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I'm new on Java Enterprise and JPA (Using EclipseLink JPA 2.0 from Netbeans). I'm trying to realize a link between different @Entity classes in different projects and packages, with no success.

Database D1 has a table T1 and a Synonym T2 referencing table T2 on Database D2.

So I create 2 projects(Jars):

D1-jpa containing @Entity package1.T1.class and persistence.xml (mapping also T2)

D2-jpa containing @Entity package1.T2.class and persistence.xml

I need to create a @OneToOne relation from T1 to T2 so that T1 has


public T2 t2;

The problem is when I try to execute the simple JPQL query:


The translated query is something like

SELECT t.field1, t.field2 , T2_t2 FROM T1 t; -- "T2_t2"??

when I expected something as SELECT t1.field1, t1.field2, t2.field1 FROM T1 t1, T2 t2

WHERE (join condition)

What's your solutions to the problem? What if synonym on D1 has different names from the real Table on D2 (Synonym TT2 referencing T2 on D2 ...)?

Regard all.


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"With composite persistence units: Mapping relationships can be established among any of the entities in the composite." This looks great, but it's the same (as performace for example) as join tables using synonyms from one db to another? –  Francesco Umani Apr 19 '13 at 18:47

1 Answer 1

up vote 1 down vote accepted

@OneToOne in pure JPA only works if the target is an entity within this persistence unit. Since you are not getting exceptions, then it is working as if both are can be found and processed by the D1 persistence unit classloader. The mapping is defaulting the T1->T2 foreign key field to "T2_t2" probably because your T2 entity has t2 field or property marked as its ID. You will need to specify the join column on the relationship if you want a different database column to be used as the foreign key.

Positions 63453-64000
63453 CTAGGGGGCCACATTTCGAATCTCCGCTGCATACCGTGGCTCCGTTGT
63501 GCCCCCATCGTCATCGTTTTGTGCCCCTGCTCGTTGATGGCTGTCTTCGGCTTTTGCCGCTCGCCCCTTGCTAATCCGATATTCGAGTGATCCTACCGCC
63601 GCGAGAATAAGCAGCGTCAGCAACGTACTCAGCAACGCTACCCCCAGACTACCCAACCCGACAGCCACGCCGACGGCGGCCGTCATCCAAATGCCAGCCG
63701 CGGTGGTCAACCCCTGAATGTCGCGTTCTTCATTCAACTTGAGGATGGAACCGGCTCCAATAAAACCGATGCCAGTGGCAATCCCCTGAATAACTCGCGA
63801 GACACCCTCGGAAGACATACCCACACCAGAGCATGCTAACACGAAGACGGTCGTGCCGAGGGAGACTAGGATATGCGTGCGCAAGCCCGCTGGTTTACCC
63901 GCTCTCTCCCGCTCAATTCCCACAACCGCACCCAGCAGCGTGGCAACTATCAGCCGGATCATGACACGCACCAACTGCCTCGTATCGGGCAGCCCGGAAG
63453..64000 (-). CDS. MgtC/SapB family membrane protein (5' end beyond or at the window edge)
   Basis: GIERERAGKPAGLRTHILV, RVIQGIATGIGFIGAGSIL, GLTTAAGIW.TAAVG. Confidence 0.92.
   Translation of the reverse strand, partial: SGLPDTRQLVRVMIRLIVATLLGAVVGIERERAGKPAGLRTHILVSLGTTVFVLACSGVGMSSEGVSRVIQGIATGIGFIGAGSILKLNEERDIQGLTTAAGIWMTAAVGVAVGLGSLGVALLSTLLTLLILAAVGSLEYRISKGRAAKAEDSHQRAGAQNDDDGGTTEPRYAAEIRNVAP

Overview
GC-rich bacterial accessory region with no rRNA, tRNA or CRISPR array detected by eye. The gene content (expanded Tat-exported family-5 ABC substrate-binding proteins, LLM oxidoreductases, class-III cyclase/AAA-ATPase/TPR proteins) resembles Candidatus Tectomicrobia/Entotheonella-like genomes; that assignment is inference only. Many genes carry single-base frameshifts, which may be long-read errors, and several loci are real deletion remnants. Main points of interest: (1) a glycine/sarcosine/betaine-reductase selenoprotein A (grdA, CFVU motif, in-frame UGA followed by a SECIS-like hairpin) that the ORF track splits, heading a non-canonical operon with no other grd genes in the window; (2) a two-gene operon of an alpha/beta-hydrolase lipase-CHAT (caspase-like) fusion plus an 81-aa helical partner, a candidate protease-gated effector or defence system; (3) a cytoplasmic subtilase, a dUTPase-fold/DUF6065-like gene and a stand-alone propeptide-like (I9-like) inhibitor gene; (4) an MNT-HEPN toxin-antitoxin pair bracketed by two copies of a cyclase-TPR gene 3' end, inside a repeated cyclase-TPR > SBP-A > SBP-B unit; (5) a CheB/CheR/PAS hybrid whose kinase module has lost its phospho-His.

I'm not clear on your purpose, since T1 must be able to import T2, so they are not completely separate - the tables should be in the same database as well for there to be a 1:1 between them. But you can accomplish bringing together multiple persistence units and using them as one with the composite persistence unit feature in EclipseLink described here http://wiki.eclipse.org/EclipseLink/UserGuide/JPA/Advanced_JPA_Development/Composite_Persistence_Units

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You're right It's in fact a ManyToOne relation (D1 is a Database containg people and D2 one containing Doctors, a person has one Doctor, Doctor many people) I changed it to OneToOne to simplify the example but I was wrong. Maybe in the real code a OneToOne relation does not work as you said. I'll watch the link provided, Thanks. Regards. –  Francesco Umani Apr 19 '13 at 17:55

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